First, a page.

California transit leaders denounced the budget plan released by President Donald J. Trump as the act of a federal government retreating from its responsibilities. The spending plan, dubbed “America First: A Budget Blueprint to Make America Great Again,” addresses discretionary programs for Fiscal Year 2018 by proposing crippling cuts to discretionary programs across federal departments, including at the Department of Transportation (DOT).
The budget proposes $16.2 billion for DOT’s discretionary programs, a $2.4 billion or 13 percent decrease over Fiscal Year 2017. These cuts are achieved by zeroing out federal support for Amtrak’s long-distance train services, limiting federal funding for the Federal Transit Administration’s Capital Investment Program to projects with an existing full funding grant agreement, and eliminating funding for the TIGER discretionary grant program.
“This budget, which devolves critical federal functions to states, localities and the private sector, is a raw deal for public transportation and commuter/intercity rail, and undermines the President’s own call to invest in America’s infrastructure,” said Joshua W. Shaw, executive director of the California Transit Association (CTA). “With public transportation in California facing a funding shortfall of $72 billion over the next ten years, the federal government should be stepping up to invest in projects that create jobs, relieve traffic congestion and improve mobility, not retreating from its responsibilities.”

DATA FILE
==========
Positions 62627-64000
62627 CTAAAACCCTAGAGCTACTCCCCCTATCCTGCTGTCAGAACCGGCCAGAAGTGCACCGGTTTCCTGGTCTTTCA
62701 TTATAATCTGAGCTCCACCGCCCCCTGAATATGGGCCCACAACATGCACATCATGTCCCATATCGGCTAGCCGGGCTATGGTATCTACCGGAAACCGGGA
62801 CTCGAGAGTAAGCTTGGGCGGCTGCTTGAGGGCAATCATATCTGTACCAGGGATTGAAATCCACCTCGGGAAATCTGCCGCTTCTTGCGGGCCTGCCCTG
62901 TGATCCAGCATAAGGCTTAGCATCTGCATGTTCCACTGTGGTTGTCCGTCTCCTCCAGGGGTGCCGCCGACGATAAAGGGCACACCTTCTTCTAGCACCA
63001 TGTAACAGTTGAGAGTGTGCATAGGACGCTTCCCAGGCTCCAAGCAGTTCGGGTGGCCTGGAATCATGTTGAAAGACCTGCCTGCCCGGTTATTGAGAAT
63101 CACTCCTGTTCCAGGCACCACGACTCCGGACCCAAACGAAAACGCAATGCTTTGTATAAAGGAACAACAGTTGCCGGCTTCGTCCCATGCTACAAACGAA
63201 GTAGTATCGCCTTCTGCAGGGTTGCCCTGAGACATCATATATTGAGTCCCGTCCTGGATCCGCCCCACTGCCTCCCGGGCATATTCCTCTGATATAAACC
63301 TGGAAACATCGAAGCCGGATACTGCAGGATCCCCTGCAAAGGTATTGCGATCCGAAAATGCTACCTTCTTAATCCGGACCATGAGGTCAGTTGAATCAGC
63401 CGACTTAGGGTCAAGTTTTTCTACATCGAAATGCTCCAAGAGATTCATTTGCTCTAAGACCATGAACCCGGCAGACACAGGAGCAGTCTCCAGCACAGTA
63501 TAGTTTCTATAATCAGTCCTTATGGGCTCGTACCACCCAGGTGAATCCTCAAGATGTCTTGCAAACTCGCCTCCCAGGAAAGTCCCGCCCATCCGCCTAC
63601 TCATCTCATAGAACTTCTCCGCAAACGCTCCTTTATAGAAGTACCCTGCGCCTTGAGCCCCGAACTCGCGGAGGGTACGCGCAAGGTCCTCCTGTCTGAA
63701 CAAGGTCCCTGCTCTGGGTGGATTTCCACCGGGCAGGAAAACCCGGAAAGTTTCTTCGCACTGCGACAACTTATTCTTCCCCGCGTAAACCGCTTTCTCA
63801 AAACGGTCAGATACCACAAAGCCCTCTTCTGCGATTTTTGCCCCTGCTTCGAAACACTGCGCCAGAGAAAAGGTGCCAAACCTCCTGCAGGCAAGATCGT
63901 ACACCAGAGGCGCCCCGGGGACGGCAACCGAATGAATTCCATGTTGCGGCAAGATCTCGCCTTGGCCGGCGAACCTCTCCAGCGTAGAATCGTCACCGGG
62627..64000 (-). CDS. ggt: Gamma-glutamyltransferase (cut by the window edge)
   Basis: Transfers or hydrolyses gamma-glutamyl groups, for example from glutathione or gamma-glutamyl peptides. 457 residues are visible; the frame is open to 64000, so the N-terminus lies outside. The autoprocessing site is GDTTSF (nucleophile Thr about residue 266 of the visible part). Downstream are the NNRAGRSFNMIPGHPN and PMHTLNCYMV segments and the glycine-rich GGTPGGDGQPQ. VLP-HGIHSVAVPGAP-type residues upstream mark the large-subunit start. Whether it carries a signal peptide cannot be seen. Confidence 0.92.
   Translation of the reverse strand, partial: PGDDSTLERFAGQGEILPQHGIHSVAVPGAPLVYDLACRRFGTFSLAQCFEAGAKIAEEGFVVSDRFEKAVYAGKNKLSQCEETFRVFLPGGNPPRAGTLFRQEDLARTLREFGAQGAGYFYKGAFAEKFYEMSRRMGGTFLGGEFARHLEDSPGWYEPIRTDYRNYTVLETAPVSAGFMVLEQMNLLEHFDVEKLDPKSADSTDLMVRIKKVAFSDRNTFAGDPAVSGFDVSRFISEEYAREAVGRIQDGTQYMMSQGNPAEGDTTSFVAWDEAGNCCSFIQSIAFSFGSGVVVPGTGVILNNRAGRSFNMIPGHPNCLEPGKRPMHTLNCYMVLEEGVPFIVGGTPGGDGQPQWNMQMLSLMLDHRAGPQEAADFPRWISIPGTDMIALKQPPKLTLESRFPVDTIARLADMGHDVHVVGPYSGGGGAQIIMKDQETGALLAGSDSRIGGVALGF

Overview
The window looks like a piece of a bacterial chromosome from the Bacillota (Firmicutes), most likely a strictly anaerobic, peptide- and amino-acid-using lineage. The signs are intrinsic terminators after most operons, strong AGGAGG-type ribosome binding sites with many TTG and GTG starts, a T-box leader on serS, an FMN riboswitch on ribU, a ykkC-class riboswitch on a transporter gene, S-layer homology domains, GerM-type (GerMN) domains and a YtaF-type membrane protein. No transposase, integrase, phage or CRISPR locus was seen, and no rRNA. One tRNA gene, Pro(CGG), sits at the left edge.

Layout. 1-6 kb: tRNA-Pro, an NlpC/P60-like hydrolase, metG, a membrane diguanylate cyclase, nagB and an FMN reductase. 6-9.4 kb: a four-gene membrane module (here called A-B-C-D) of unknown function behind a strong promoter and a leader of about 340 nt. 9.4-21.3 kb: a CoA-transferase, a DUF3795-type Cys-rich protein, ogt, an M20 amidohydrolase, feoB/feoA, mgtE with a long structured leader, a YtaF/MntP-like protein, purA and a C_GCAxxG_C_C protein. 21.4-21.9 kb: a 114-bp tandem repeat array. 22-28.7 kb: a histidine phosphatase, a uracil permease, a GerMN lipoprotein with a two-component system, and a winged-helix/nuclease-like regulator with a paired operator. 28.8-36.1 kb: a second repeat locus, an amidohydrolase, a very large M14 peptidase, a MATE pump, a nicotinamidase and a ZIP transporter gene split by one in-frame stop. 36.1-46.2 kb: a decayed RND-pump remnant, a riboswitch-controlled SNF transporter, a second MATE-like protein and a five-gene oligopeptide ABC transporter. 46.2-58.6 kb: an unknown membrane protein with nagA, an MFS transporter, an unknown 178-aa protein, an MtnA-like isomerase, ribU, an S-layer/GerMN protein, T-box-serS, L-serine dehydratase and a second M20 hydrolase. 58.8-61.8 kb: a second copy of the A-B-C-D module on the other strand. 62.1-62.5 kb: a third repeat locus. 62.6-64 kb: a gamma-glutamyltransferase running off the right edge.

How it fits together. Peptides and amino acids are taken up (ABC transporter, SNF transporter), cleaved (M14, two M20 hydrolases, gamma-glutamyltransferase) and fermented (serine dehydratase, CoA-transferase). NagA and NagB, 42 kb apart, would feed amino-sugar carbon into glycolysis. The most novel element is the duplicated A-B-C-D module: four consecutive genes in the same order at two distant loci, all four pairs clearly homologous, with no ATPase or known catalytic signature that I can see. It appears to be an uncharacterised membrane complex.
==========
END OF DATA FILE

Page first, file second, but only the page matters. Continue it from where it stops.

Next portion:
“From San Diego to Los Angeles to numerous projects in the Bay Area, Californians across the state have benefited from a strong federal presence in public transportation,” said Michael Wiley, chair of the CTA’s Executive Committee and former GM of the Sacramento Regional Transit District. “Sacramento RT's south line light rail project, which was built in two phases, received two federal grants totaling $245 million. Without those funds the 15,000 people that ride that line daily to work, school, shopping and to the new Golden 1 Arena, would be stuck in traffic adding to congestion.”
Currently, California is the only state in the country with a project — the Peninsula Corridor Electrification Project — that has completed the full funding grant agreement process through FTA's Capital Investment Grant program. The full funding grant agreement is now pending execution by DOT Secretary Elaine Chao.
The Association has urged the Secretary to honor the FFGA process and execute the FFGA. In recent years, California has benefitted from billions of dollars of federal funding from FTA’s Capital Investment Grant program for projects, including: Los Angeles County Metropolitan Transportation Authority’s Regional Connector and Purple Line Extension; San Diego Metropolitan Transit District’s Mid-Coast Corridor Project; San Francisco Municipal Transportation Authority’s Central Subway; and, Santa Clara Valley Transportation Authority’s Berryessa Extension.
Under the President’s budget, future projects of regional and statewide significance would be cut out from federal support.